A February 1 Reuters article - subsequently withdrawn by the wire service -- claimed that the Obama administration's budget plan includes "backdoor tax increases that will result in a bigger tax bill for middle-class families," citing increases to marginal federal income tax rates that would go into effect if the Bush tax cuts were allowed to expire, and an increase in middle class families that would be subject to the Alternative Minimum Tax (AMT) without the renewal of a patch to limit its impact. In fact, Obama's 2011 budget calls for the Bush tax cuts to be extended for individuals making $200,000 or less and couples making $250,000 and for the AMT patch to be extended at its 2009 parameters through 2020.
Reuters baselessly links Obama budget plan to "backdoor taxes to hit middle-class" based on non-renewal of Bush tax cuts and AMT patch
Reuters: Under Obama budget plan, "middle-class families" will face "backdoor [tax] increases." From the February 1 Reuters article:
The Obama administration's plan to cut more than $1 trillion from the deficit over the next decade relies heavily on so-called backdoor tax increases that will result in a bigger tax bill for middle-class families.
In the 2010 budget tabled by President Barack Obama on Monday, the White House wants to let billions of dollars in tax breaks expire by the end of the year -- effectively a tax hike by stealth.
While the administration is focusing its proposal on eliminating tax breaks for individuals who earn $250,000 a year or more, middle-class families will face a slew of these backdoor increases.
As evidence, Reuters cites middle class tax increases if Bush tax cuts allowed to expire. From the article:
If the provisions are allowed to expire on December 31, the top-tier personal income tax rate will rise to 39.6 percent from 35 percent. But lower-income families will pay more as well: the 25 percent tax bracket will revert back to 28 percent; the 28 percent bracket will increase to 31 percent; and the 33 percent bracket will increase to 36 percent. The special 10 percent bracket is eliminated.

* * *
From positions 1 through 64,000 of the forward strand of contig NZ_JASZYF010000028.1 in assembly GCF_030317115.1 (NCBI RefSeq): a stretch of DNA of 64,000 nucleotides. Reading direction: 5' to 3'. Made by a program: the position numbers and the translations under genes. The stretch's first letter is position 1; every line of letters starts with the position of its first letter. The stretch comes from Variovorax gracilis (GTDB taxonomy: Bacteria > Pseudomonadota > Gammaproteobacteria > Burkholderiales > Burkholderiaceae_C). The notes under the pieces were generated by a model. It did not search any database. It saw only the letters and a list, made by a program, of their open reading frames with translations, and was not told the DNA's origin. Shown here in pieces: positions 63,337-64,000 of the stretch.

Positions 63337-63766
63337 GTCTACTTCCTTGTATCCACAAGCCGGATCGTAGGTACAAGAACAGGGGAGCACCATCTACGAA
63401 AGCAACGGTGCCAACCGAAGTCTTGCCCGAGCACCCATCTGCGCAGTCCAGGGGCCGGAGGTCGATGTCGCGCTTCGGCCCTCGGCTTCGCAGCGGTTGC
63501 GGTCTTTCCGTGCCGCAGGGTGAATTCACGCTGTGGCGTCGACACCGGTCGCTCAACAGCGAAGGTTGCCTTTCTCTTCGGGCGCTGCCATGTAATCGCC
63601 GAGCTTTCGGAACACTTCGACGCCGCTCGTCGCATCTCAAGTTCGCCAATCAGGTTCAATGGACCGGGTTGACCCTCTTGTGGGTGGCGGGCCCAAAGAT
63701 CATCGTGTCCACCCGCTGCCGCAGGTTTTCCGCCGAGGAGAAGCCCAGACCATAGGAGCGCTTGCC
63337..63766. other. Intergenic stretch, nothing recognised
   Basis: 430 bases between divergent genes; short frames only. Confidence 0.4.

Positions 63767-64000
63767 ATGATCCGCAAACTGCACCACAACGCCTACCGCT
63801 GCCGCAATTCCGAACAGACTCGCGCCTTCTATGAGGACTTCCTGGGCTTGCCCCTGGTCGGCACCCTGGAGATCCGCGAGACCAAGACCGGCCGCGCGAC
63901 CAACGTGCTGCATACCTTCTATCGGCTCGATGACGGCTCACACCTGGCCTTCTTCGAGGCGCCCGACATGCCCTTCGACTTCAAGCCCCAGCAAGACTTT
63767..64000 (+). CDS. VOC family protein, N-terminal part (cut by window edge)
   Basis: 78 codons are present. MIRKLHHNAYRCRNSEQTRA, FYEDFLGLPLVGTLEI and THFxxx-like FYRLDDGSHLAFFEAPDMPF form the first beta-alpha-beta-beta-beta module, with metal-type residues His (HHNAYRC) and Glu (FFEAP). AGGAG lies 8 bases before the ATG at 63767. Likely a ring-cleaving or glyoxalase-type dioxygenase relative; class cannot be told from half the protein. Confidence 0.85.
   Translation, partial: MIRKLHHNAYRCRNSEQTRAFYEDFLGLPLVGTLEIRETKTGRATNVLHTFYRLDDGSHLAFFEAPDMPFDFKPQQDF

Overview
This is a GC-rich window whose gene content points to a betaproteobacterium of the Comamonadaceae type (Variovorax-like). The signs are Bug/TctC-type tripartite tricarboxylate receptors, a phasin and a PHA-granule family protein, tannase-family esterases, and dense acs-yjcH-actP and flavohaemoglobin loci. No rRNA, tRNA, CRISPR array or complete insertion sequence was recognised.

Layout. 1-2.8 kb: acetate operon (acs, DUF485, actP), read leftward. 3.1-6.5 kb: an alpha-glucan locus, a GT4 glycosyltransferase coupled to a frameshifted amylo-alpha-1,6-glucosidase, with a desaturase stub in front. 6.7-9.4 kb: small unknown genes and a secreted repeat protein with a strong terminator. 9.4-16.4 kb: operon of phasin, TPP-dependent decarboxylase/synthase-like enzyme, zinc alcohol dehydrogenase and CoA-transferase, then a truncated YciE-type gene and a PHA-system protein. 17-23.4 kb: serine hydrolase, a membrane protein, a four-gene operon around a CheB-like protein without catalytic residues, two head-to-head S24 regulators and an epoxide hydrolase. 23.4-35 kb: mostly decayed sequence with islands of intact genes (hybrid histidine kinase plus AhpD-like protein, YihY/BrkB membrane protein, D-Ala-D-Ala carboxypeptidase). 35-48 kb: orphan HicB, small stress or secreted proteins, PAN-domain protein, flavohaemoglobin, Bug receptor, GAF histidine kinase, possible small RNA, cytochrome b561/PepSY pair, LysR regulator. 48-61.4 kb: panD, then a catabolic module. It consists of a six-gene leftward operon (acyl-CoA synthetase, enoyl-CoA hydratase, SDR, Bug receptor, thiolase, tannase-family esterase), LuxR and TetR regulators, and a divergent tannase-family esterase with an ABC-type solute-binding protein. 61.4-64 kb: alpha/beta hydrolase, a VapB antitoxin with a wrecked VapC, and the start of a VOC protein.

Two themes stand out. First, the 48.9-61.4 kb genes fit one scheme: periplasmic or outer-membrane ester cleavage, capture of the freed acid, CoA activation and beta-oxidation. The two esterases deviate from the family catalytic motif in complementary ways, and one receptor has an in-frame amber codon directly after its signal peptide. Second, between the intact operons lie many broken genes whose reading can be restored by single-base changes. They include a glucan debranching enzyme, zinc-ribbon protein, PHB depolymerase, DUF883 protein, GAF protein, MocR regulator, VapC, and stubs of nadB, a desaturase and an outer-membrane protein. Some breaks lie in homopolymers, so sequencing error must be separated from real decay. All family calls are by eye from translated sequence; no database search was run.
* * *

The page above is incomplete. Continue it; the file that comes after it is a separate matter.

Reuters also cites "millions of middle-class households" facing higher taxes if patch to limit the impact of AMT not renewed. The article notes that if the patch that limited the impact of the alternative minimum tax is not renewed, "the tax will hit American families" with "incomes as low as $33,750":
Without annual legislation to renew the patch this year, the AMT could affect an estimated 25 million taxpayers with incomes as low as $33,750 (or $45,000 for joint filers). Even if the patch is extended to last year's levels, the tax will hit American families that can hardly be considered wealthy -- the AMT exemption for 2009 was $46,700 for singles and $70,950 for married couples filing jointly.
Reuters article has been withdrawn. On February 2, Reuters replaced the article with following advisory: "The story Backdoor taxes to hit middle class has been withdrawn. A replacement story will run later in the week."
Drudge promoted Reuters article. Internet gossip Matt Drudge promoted the Reuters article on his Drudge Report website on February 2. Later that day, he updated his site to note that Reuters had "pull[ed]" the story.
But Obama budget proposal calls for extension of Bush tax cuts for middle class and AMT patch renewed through 2020
Budget proposal extends Bush tax cuts for "98 percent of all households." The budget proposal states that "the President supports allowing those tax cuts that affect families earning more than $250,000 a year to expire and committing these resources to reducing the deficit instead. This step will have no effect on the 98 percent of all households who make less than $250,000." The budget includes $135 billion in fiscal 2011 and $3.097 trillion form 2011-2020 to "Continue the 2001 and 2003 tax cuts," but lists several "Upper-Income Tax Provisions" that would roll back the Bush tax cuts for individuals with income greater than $200,000 and families with income greater than $250,000:
AMT patch will be renewed through 2020 under Obama budget proposal. In its budget plan, the Administration called for the extension of the AMT patch at its 2009 parameters through 2020:
Article uses Luntz-approved "death tax" interchangeably with "estate tax"
From the article:
Investors will pay more on their earnings next year as well, with the tax on dividends jumping to 39.6 percent from 15 percent and the capital-gains tax increasing to 20 percent from 15 percent. The estate tax is eliminated this year, but it will return in 2011 -- though there has been talk about reinstating the death tax sooner.
"Death tax" a GOP-promoted term. "Death tax" is a term popularized by supporters of the repeal of the tax and which GOP pollster Frank Luntz reportedly found polls better than the terms "estate tax" and "inheritance tax."